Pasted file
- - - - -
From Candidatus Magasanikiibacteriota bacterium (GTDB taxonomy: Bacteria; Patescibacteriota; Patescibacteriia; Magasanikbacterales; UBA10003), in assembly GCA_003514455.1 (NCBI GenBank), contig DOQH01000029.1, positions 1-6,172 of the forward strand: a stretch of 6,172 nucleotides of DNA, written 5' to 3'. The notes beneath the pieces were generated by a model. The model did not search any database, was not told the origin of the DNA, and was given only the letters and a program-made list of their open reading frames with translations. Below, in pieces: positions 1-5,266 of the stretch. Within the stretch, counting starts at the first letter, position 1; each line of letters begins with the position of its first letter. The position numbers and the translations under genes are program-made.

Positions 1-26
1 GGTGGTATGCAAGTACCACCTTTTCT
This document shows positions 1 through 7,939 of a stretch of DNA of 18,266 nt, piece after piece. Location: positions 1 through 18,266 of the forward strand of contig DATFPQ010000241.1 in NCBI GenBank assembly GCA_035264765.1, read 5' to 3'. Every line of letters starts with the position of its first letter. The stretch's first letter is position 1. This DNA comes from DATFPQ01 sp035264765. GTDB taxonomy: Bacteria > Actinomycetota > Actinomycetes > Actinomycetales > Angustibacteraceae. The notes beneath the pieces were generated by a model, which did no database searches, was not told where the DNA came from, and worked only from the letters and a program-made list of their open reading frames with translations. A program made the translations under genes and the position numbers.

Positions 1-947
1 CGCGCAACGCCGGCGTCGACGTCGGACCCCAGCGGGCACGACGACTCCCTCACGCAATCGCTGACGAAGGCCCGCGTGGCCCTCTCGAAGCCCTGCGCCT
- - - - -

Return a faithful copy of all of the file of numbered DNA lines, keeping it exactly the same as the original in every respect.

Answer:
From Candidatus Magasanikiibacteriota bacterium (GTDB taxonomy: Bacteria; Patescibacteriota; Patescibacteriia; Magasanikbacterales; UBA10003), in assembly GCA_003514455.1 (NCBI GenBank), contig DOQH01000029.1, positions 1-6,172 of the forward strand: a stretch of 6,172 nucleotides of DNA, written 5' to 3'. The notes beneath the pieces were generated by a model. The model did not search any database, was not told the origin of the DNA, and was given only the letters and a program-made list of their open reading frames with translations. Below, in pieces: positions 1-5,266 of the stretch. Within the stretch, counting starts at the first letter, position 1; each line of letters begins with the position of its first letter. The position numbers and the translations under genes are program-made.

Positions 1-26
1 GGTGGTATGCAAGTACCACCTTTTCT
This document shows positions 1 through 7,939 of a stretch of DNA of 18,266 nt, piece after piece. Location: positions 1 through 18,266 of the forward strand of contig DATFPQ010000241.1 in NCBI GenBank assembly GCA_035264765.1, read 5' to 3'. Every line of letters starts with the position of its first letter. The stretch's first letter is position 1. This DNA comes from DATFPQ01 sp035264765. GTDB taxonomy: Bacteria > Actinomycetota > Actinomycetes > Actinomycetales > Angustibacteraceae. The notes beneath the pieces were generated by a model, which did no database searches, was not told where the DNA came from, and worked only from the letters and a program-made list of their open reading frames with translations. A program made the translations under genes and the position numbers.

Positions 1-947
1 CGCGCAACGCCGGCGTCGACGTCGGACCCCAGCGGGCACGACGACTCCCTCACGCAATCGCTGACGAAGGCCCGCGTGGCCCTCTCGAAGCCCTGCGCCT